05.25.21

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USPTO Promotes Microsoft Monopoly and Proprietary Software (Updatedx2)

Posted in Microsoft, Open XML, Patents at 11:59 am by Dr. Roy Schestowitz

Related: USPTO Rewards Microsoft for Corruption at ISO by Teaching People Proprietary OOXML and Promoting Its Use | USPTO Craziness: Changing Rules to Punish PTAB Petitioners and Reward Microsoft for Corruption at ISO | Conflict of Interest: Microsoft and IBM Controlling the USPTO and Leaving GNU/Linux Users Shut Out (in the Cold) | Why Wouldn’t an Office That Grants Monopolies Support Microsoft Monopoly?

Director's Forum: A Blog from USPTO's Leadership
“Modernizing” as in adding vendor lock-in and pushing proprietary dependencies

Summary: Classic example of vendor capture; Microsoft engaged in endless and well-documented corruption to push OOXML and now the U.S. Patent and Trademark Office (USPTO) participates in this marketing propaganda; moreover it financially penalises people who don’t use Microsoft’s proprietary formats; this is certainly what Microsoft lobbied for. “Just got this from the USPTO,” a reader told us about this new E-mail and Web page (promoted via E-mail). “I’m not too savvy on this DOCX stuff, but I notice the word “surcharge,” and I guess they’ve figured out another way to scam fees from Linux users.” Similarly, the EPO was illegally outsourced to Microsoft. They infiltrate and take over patent offices, just like that.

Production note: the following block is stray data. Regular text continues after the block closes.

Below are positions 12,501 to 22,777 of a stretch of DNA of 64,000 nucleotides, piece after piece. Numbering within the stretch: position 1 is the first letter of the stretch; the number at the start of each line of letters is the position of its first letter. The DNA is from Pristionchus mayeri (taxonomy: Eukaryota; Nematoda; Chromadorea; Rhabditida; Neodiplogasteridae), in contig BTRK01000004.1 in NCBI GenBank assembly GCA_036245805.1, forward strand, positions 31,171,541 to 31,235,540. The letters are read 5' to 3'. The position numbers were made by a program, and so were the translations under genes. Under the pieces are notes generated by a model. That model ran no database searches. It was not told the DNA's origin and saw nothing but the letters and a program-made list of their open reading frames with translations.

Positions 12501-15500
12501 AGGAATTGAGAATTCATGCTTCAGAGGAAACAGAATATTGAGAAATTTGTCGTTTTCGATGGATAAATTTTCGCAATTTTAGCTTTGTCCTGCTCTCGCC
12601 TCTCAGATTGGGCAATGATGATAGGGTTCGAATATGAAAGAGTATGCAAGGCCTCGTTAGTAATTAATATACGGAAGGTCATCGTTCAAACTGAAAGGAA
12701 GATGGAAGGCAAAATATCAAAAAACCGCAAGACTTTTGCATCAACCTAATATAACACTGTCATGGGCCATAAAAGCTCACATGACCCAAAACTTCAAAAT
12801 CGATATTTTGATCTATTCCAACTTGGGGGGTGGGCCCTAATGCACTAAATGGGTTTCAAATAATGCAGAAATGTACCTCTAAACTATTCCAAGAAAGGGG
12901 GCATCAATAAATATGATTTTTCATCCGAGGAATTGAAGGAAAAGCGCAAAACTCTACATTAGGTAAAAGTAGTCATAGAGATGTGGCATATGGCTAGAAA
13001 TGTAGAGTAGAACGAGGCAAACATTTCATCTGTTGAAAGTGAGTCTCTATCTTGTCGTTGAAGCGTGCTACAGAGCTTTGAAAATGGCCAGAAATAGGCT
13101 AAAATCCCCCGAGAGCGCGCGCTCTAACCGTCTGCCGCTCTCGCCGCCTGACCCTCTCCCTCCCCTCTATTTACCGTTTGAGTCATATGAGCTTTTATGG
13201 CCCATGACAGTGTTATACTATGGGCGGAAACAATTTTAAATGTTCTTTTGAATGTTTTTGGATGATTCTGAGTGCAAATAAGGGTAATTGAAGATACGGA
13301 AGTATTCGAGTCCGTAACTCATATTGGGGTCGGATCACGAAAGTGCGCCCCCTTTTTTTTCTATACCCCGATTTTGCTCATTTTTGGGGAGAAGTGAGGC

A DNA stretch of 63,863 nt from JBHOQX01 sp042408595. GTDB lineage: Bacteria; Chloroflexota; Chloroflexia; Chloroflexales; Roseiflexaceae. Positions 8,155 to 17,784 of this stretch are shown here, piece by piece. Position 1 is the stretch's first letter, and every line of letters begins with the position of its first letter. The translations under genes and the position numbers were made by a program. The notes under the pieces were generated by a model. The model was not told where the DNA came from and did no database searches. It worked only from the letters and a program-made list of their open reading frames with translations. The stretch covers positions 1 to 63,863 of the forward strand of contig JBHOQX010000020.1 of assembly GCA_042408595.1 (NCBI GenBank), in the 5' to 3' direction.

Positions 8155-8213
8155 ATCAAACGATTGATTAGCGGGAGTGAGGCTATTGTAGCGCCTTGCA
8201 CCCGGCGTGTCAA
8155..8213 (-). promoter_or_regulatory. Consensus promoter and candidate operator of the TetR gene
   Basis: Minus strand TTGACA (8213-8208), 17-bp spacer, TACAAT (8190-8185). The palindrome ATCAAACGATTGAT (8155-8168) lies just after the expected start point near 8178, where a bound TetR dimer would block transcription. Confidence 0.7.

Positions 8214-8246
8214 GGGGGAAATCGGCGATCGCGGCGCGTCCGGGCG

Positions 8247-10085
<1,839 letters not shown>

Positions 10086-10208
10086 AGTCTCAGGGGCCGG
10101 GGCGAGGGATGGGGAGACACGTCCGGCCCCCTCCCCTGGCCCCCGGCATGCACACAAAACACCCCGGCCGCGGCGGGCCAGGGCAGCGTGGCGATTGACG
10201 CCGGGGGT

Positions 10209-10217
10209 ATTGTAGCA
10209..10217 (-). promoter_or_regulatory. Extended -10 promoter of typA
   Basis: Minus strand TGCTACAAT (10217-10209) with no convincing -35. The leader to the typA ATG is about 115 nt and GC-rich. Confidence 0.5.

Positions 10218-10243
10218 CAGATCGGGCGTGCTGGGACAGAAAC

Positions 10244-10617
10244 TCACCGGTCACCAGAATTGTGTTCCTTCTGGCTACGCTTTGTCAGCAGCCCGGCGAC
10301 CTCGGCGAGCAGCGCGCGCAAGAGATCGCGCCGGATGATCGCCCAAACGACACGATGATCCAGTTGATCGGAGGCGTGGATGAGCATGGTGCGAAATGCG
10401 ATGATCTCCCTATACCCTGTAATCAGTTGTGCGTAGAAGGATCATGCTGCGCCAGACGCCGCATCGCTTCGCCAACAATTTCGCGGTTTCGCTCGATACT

Update: Someone has written a summary about this:

There are still a few months to fix this, but for now the US Patent and Trademark Office’s (USPTO) Acting Commissioner for Patents, Andrew Faile, and Chief Information Officer, Jamie Holcombe, have announced that starting January 1st, 2022, the USPTO will institute a surcharge for applicants that are not locked into Microsoft products via the proprietary DOCX format. From that date onwards, the USPTO will move away from PDF and require all filers to use that proprietary format or face an arbitrary surcharge when filing.

First, we delayed the effective date for the non-DOCX surcharge fee to January 1, 2022, to provide more time for applicants to transition to this new process, and for the USPTO to continue our outreach efforts and address customer concerns. We’ve also made office actions available in DOCX and XML formats and further enhanced DOCX features, including accepting DOCX for drawings in addition to the specification, claims, and abstract for certain applications.

One out of several major problems with the plans is that DOCX is a proprietary format. There are several variants of DOCX and each of them are really only supported by a single company’s products. Some other products have had progress in beginning to reverse engineering it, but are hindered by the lack of documentation. DOCX is a competitor to the fully-documented, open standard OpenDocument Format, also known as ISO/IEC 26300.

DOCX is not to be confused with OOXML, though it often is. While OOXML, also known as ISO/IEC 29500, is technically standardized, it is incompletely documented and only vaguely related to DOCX. The DOCX format itself is neither fully documented nor standard. So the USPTO is also engaged in spreading disinformation by asserting that it is.

Previously: